“All Around the World” by Oasis

Oasis were possibly the greatest of all the Nineties Britpop bands, but their third album, Be Here Now, while well-received at the time of its release, has somehow acquired a reputation as a massive disaster in the intervening years. This song, one of two UK Number One hits from the album, receives a particularly strong level of antipathy these days, due to being the most severe exemplar of the two not-entirely-unjustified complaints leveled at the album as a whole: excessive repetition (it is the longest track on the album, and basically spends its last six minutes repeating its chorus ad infinitum), and headache-inducing levels of overproduction.

That said, the song itself is easily the best thing on the album from a purely compositional perspective…it was written around the time of their far superior first album, Definitely Maybe (indeed, it was reportedly the first thing the band’s primary songwriter wrote after their formation), and underneath those layers of bloated production excess, the actual song itself is a superb pastiche of Sixties Psychedelia that sounds fully comparable to an actual Beatles composition. Some have complained that the band’s punkish vocals make the song’s sentiments sound sarcastic, but if you actually listen to the verses (which include phrases like “You’re lost at sea/well, I hope that you drown” and “The lies you make me say/are getting deeper every day”), it becomes obvious that this was the intent all along.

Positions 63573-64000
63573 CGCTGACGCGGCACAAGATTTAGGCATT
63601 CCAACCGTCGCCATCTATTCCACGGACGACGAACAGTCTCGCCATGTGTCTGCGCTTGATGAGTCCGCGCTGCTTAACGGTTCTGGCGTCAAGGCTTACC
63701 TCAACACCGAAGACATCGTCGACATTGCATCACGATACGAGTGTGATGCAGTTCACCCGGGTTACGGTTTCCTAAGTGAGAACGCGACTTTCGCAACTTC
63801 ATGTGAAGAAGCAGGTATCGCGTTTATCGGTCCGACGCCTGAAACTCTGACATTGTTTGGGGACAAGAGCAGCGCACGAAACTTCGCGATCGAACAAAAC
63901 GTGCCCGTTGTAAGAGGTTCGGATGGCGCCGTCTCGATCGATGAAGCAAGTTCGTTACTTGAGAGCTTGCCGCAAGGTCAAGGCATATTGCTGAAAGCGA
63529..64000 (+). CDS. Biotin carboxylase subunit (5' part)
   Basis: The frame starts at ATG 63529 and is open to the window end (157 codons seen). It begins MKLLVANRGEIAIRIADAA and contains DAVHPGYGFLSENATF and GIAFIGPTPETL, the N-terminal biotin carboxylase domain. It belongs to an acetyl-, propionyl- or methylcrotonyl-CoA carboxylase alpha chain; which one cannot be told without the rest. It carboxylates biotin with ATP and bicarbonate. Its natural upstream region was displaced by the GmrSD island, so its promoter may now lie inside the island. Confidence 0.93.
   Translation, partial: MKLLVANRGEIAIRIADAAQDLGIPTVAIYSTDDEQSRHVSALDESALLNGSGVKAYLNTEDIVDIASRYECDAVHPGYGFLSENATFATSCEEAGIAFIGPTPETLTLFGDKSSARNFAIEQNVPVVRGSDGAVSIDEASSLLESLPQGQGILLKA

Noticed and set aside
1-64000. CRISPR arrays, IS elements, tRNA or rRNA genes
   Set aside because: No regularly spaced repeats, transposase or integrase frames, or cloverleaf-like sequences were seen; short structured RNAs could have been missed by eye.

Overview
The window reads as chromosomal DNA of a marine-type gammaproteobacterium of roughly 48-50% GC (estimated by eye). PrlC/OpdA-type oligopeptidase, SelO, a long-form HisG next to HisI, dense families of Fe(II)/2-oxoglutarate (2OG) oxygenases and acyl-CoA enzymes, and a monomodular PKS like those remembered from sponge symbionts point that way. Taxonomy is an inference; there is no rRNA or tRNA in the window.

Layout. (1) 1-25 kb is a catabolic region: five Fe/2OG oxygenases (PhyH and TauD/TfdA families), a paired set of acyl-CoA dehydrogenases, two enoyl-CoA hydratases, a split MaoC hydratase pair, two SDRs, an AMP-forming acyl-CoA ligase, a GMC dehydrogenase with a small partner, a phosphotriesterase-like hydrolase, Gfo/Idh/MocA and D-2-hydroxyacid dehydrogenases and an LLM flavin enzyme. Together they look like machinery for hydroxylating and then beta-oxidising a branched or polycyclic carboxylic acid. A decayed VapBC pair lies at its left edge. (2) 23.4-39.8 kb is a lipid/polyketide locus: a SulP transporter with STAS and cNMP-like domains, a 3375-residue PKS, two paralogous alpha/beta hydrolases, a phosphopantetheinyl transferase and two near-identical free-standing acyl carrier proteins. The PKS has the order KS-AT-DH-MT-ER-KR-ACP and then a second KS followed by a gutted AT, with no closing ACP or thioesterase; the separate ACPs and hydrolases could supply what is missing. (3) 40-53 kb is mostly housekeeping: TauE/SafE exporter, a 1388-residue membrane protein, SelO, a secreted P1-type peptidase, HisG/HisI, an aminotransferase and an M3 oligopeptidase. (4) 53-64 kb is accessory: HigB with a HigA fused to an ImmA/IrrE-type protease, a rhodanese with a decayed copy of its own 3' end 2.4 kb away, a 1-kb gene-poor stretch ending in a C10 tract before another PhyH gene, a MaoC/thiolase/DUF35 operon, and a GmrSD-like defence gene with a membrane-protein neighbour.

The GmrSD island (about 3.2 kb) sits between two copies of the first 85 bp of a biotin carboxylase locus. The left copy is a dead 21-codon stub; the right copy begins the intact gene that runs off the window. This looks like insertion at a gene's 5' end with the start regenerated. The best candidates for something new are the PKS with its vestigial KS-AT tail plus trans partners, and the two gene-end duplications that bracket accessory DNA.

There exists a demo recording of the material from Be Here Now that was included on a deluxe rerelease of the album and that mostly avoids the production problems that plagued the album proper, and while pretty much all the tracks sound better there than on the actual album, the demo version of this song is a revelation. Trimmed down from nine-plus minutes in length to merely six, and freed from its insane levels of overproduction, the demo version gives us a glimpse of what the song might have sounded like had they just included it on Definitely Maybe, and it becomes clear that it would easily have been a major highlight of that already superb album.

Verdict: Not entirely successful in the actual album version, to say the least, but it’s well worth tracking down the demo version to see what might have been.

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